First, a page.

Getting outside of the church building is our focus. Being the church and bringing Hope to our community is love in action. Our very motto, “Loving People so They Ask, “Why”? We want that opportunity to share Jesus. We are adding one more simple thibg anyone can do…. having Bible Study in Starbucks. Read the the Word, discuss the Word, with friends and your favorite drink. Then let people join you as they hear and receive the Word. (Isasah 55:11&12)
    Have a wonderfully blessed day!

  20. 25

    says

    I love this so much. Not because I am good at this obedience thing, but because I am NOT. I needed this kick in the pants today.

  21. 26

    says

    I completely agree that we the church need to be the church, not just sit in a church. But I don’t think it is a truth that “no one is talking about.” I go to a mega church and it is always talked about always. And done too. Our church serves the community in every way possible. Every. Single. Way. We can all do more. Yes, I agree with your entire post. Just think the title is a bit sensational. Lots are talking about it. More need to be doing it.

    • 26.1

      says

      Lauren, you’re absolutely right. I was going for a sensational title in hopes that people’s interest would be peeked. While I regret that choice, I think the message is an important one. Thank you for pointing this out!

    • 26.2

      Keleen says

      I’ve heard sermons all my life on obedience, but they have mostly been directed to the individual Christian and not to the local church functioning as the body of Christ. Just an observation….

  22. 28

    says

    I LOVE THIS!!!! Too many people are far too comfortable to go and actually BE Christians, (as opposed to ‘are’ Christians) if that makes sense!!! Thanks for posting!!

  23. 29

    says

    Thank you for this, I need this to reframe my thinking every. single. time I get scared or selfish or think that church is about making myself feel more comfortable.

    We are planting a church in downtown Grand Rapids and I feel like the whitest girl in the planet, ill equipped and a bad fit for my own calling.

    What I need to remember is that so long as I bring Christ’s grace and love with me, if I see every one of his people as HIS people then I will be fine. Will it be hard, yes, but it will be right, beautiful, freeing and filling. So much gained in what we thought was losing.

    And what will really be gained is that we realized what it isn’t about and shifted toward what it always was about… even when we missed the point.

  24. 30

    says

    many believers are in-house Christians. . I have been an “out-house” Christian since my salvation. Comparing ourselves to each other is deadly.. Some minister mainly to believers, and others to prebelievers. Our LORD is the One who determines our daily missions.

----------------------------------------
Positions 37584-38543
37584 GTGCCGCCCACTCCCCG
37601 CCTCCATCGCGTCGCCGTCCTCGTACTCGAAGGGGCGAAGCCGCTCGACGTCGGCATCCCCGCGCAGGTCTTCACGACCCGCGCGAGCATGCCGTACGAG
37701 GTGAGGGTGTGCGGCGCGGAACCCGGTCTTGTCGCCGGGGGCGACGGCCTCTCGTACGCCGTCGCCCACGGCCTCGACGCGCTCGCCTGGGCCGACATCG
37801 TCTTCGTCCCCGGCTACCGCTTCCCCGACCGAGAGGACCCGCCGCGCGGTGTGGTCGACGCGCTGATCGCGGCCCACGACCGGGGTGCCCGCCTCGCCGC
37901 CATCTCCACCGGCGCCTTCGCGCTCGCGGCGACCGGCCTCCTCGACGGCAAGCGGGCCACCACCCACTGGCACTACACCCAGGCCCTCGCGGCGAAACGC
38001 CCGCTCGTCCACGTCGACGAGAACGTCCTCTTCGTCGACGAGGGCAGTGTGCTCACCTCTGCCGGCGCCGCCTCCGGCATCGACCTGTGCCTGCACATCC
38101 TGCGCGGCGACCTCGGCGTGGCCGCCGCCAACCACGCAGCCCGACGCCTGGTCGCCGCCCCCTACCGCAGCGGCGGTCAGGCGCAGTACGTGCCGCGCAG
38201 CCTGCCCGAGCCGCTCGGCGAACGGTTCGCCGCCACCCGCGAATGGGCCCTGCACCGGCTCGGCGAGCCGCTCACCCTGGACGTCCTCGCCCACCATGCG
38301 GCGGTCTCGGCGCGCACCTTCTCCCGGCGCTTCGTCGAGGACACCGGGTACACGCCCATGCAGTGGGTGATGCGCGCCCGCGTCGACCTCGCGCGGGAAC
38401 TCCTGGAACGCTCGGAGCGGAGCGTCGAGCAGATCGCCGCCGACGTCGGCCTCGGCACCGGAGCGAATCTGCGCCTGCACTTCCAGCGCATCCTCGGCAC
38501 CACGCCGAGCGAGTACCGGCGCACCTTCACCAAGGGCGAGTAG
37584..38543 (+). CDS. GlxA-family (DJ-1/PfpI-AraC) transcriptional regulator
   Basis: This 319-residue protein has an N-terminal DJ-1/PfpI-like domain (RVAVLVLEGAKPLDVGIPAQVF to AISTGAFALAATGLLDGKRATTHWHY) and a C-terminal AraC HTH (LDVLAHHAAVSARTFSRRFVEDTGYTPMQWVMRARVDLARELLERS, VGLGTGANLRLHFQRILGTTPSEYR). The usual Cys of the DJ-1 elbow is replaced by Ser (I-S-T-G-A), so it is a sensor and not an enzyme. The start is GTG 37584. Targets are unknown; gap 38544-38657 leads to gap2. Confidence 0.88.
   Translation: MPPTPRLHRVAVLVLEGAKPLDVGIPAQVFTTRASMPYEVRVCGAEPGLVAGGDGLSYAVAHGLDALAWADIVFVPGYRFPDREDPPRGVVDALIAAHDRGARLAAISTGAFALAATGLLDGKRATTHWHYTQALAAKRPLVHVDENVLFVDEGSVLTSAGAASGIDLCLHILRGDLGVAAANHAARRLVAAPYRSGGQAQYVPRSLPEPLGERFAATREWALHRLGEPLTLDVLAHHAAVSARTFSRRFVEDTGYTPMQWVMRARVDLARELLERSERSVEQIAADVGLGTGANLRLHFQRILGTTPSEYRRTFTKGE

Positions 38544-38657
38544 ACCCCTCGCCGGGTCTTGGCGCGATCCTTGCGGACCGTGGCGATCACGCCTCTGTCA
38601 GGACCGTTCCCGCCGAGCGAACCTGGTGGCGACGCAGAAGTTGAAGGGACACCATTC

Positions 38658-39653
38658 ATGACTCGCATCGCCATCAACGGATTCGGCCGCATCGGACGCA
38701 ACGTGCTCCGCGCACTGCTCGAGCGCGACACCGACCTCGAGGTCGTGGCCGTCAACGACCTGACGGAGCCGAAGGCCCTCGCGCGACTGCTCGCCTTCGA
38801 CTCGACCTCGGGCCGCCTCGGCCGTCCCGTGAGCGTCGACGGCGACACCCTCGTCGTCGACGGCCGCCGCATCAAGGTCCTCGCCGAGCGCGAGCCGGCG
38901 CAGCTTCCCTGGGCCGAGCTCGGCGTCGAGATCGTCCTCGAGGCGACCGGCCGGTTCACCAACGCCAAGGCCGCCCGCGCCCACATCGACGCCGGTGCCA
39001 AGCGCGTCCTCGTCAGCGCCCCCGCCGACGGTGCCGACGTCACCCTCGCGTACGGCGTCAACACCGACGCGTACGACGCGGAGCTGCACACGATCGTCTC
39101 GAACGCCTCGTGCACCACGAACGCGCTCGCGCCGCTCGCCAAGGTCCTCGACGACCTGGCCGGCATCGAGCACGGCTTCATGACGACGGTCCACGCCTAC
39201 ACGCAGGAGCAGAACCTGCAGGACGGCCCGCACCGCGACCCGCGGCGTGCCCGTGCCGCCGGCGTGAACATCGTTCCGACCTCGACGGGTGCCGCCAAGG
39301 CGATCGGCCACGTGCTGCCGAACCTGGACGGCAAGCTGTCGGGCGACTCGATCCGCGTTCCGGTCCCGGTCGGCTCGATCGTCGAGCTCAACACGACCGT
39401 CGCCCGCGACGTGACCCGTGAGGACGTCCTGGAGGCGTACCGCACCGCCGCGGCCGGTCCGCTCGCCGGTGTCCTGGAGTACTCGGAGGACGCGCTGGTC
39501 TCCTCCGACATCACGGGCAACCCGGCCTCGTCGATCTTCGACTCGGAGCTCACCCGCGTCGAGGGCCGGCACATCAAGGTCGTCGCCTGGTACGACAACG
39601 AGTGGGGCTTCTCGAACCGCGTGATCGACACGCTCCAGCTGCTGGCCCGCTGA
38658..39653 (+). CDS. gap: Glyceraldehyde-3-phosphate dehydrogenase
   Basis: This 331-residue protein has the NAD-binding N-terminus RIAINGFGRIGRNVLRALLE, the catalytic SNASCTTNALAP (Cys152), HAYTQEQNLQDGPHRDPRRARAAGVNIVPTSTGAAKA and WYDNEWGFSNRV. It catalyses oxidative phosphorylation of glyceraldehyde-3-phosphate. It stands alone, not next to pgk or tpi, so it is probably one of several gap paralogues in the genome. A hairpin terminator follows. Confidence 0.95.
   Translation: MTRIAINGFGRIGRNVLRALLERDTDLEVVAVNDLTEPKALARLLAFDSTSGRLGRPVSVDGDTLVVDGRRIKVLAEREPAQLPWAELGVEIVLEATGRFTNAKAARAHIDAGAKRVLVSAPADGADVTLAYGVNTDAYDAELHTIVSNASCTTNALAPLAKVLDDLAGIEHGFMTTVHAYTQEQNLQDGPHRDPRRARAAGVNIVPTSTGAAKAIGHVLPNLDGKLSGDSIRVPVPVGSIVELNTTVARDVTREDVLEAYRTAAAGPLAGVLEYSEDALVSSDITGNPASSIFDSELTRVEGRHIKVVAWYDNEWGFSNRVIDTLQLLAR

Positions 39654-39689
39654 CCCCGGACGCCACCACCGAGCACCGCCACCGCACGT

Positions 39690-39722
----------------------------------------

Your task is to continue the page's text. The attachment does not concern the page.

25. 34

    JT says

    It doesn’t have to be anything big, or big to us, to make a person welcome. Try saying “hello” in a person’s heart language and watch his face light up! Ask for their help with a project. People have skills (butcher, baker, candle-stick maker, willing hands), and need to use them. If English is the local language, let them practice on you, and let them help you with their language.

  26. 36

    justaguy says

    So glad to see Saints of God stirred up to action and obedience outside a gathering place. What about obedience to God and His commands when we do gather together? Are we talking about that as well?

  27. 37

    says

    This was incredible. From The Message’s version of James–whoa, so many corpses. To the sweet elderly man’s revelation that you must love Jesus. May it be so for me!

  28. 38

    says

    Great post! This is the third time this week that the topic of OBEDIENCE has very specifically come up.

    I knew it or thought I did, but I also failed to LIVE it. Thanks for another reminder to help me keep my focus.

  29. 39

    says

    Amen! I am so fortunate to belong to a church that puts this very concept in action in many many ways. Thank you for putting it into words so succinctly! We should be blessing others, not just basking in the blessings God has given to us!

  30. 42

    Debbie says

    Wonderful! We cannot feed the spirit without feeding the body. I am in hopes that this mission extends to the poor and downtrodden who are not “refugees” as well. I don’t want to make a political statement, but we seem to have taken the attitude that the poor and disadvantaged in America are merely lazy moochers while the poor in the third world countries are mistreated, disadvantaged, and deserving of our missions and our monies. It is not Christian to turn our backs on the disadvantaged and the working poor who are struggling to feed their families on minimum wage jobs that are below the poverty level.

  31. 43

    says

    Oh, I am trying to reply with something intelligent but my eyes just welled up when the man said “you must love Jesus”.. because that is it right there.
    I hope that this is the vision my own pastor has when he said he wanted us to be a church that built bridges in the community. just by going out and serving our community. no strings. just love ..and like you say, feet in action.